In the ONS release, over a quarter (26 per cent) reported feeling lonely “often or always”, compared with 8 per cent of the adult population in Great Britain over a similar period. “Hardly ever” or “never” runs at 18 per cent here, compared to 47 per cent for GB adults.
Given the links between loneliness, mental health and student outcomes, we ought to worry quite a bit about this – universities and SUs should be considering how to address the issue over the summer, and the government should be considering a specific strand for students in its loneliness work.
(As ever, given that strategy owned by Culture, Media ands Sport, even if the officials see the stats they’ll probably think “well that’s Gavin’s problem”, a recurring theme during the pandemic).
Nevertheless, average life satisfaction scores for students have improved a little bit following a dip in January 2021 from 4.8 to 5.1 out of 10 – but the figure is still statistically significantly lower than the average life satisfaction scores for the adult population in Great Britain at 6.4 over a similar period:
|ONS Students February 2021||5.1||5.8||5.5||5.1|
|ONS Students January 2021||4.8||5.2||5.2||5.2|
|ONS Student Pilot Nov 2020||5.3||6||5.6||5.3|
|Students SAES Spring 2020||7||7||6.6||4.3|
|ONS General Population Feb 2021||6.4||7||6.6||4.1|
|ONS General Public Nov 2020||6.5||7.2||6.7||4.3|
|ONS General Public Jan 2021||6.4||7||6.5||4.6|
Universities UK has a quote out in response calling for mental health funding, and doubtless DfE would say “well we’ve asked universities to prioritise this and we’ve also invested in Student Space” like it always does. That blame game is what it is – but what’s really needed now is some clarity on student mixing as we intensify the process of dragging them back to campus. Those loneliness and mental health stats won’t be getting much better if we continue to worry only about Box A, and DfE’s repeated suggestion that face to face teaching is “good for mental health” only really works if the hours spent not in teaching are in anything other than miserable isolation.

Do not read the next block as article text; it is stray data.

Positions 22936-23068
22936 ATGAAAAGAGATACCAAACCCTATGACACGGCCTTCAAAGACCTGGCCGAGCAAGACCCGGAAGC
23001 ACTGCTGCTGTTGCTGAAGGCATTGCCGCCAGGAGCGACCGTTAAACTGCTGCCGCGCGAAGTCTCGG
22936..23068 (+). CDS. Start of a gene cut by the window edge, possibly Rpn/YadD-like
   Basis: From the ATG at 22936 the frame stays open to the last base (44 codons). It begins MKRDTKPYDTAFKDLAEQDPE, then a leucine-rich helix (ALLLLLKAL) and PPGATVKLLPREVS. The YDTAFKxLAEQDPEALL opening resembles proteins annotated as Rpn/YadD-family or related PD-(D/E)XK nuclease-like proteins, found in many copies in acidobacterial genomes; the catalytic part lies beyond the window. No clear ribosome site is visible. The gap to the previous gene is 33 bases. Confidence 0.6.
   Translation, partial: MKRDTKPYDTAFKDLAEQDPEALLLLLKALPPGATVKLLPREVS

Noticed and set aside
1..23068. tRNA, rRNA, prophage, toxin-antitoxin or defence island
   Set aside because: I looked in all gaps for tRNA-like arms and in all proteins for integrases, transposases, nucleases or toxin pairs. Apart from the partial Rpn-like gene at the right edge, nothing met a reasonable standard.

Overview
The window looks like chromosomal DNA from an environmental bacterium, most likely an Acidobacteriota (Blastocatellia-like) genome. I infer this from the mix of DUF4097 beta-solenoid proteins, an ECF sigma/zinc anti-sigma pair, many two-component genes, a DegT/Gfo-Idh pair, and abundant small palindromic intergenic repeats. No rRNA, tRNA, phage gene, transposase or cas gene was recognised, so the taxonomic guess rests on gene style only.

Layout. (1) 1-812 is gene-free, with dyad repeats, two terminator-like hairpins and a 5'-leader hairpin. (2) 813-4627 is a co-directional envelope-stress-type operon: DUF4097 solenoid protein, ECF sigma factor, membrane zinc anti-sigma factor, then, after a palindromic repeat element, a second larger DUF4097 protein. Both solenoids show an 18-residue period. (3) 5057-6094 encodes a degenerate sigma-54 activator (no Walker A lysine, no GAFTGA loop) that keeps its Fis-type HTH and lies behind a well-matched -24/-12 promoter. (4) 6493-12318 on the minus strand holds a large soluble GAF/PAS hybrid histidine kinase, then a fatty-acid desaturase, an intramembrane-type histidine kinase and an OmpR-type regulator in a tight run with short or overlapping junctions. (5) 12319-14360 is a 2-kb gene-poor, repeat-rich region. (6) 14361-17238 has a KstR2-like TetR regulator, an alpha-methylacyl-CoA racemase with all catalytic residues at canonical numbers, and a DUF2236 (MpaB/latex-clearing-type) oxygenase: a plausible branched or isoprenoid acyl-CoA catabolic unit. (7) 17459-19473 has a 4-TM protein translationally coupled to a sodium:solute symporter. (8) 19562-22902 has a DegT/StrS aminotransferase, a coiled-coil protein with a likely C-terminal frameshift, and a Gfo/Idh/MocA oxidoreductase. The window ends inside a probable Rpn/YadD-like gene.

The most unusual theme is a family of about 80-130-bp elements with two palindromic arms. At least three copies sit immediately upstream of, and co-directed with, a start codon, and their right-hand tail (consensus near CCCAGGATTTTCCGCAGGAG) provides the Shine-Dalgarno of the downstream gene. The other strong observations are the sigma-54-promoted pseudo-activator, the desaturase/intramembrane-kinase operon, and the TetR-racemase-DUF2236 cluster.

The Office for National Statistics (ONS) has been undertaking what it calls the Student Covid-19 Insights Survey (SCIS) for a while now – analysis of previous releases are on the ONS SCIS tag and here if you want to see how things have developed. This time we’re looking at how students felt between 19th February and 1st March, and we’re talking about students whose university is in England.
A shocking looking number is that ONS reckons that 77 per cent of students on a subject where face-to-face teaching was permitted at the time attended zero hours of teaching in the week prior to survey completion. What we don’t know is how many students on the permitted list had been “called back” to campus, nor do we know how many had been timetabled something face to face but not attended for whatever reason.
Most of the results in this release look stable when compared to February. We’re still on 5 per cent of students unlikely or extremely unlikely to continue their studies, with “online learning” cited as the top reason for considering dropping out. Active dissatisfaction with the academic experience is still hovering at around a third. Frustratingly, ONS has kept to its questions on testing that ignore the emergence of the twice weekly lateral flow population screening thing – it would be useful to get a clearer sense of participation rates amongst students that are “back”, but we don’t have that here.
New in this release is some intel on vaccination. In the general population 94 per cent of citizens have received at least one dose of the vaccine, have been offered the vaccine and are waiting to be vaccinated, or say they are fairly likely to have the vaccine if offered. That’s only 88 per cent for students – with 5 per cent saying “fairly unlikely” or “very unlikely” and 4 per cent undecided (with the rest preferring not to say).
That generates some interesting questions ahead of September. Generally around the UK vaccines for stuff like measles, mumps and rubella or meningitis have long been merely ”strongly advised” by universities for students and only mandated on particular health courses. But given ongoing worries about the autumn and the possibility of household self-isolation rules remaining in place, is it reasonable to ask students to join a new “household” (often a cluster of rooms in halls) where collective responsibility is implied in the rules but where some “householders” are refusing to get the vaccine?
One fascinating new insight is that 25 per cent of students had left home to do paid or voluntary work in the previous 7 days – and two thirds of them were in roles primarily involving direct contact, in person, with patients, clients, residents, service users or customers on a day to day basis. Sadly we don’t know which home they were leaving from, if they have two.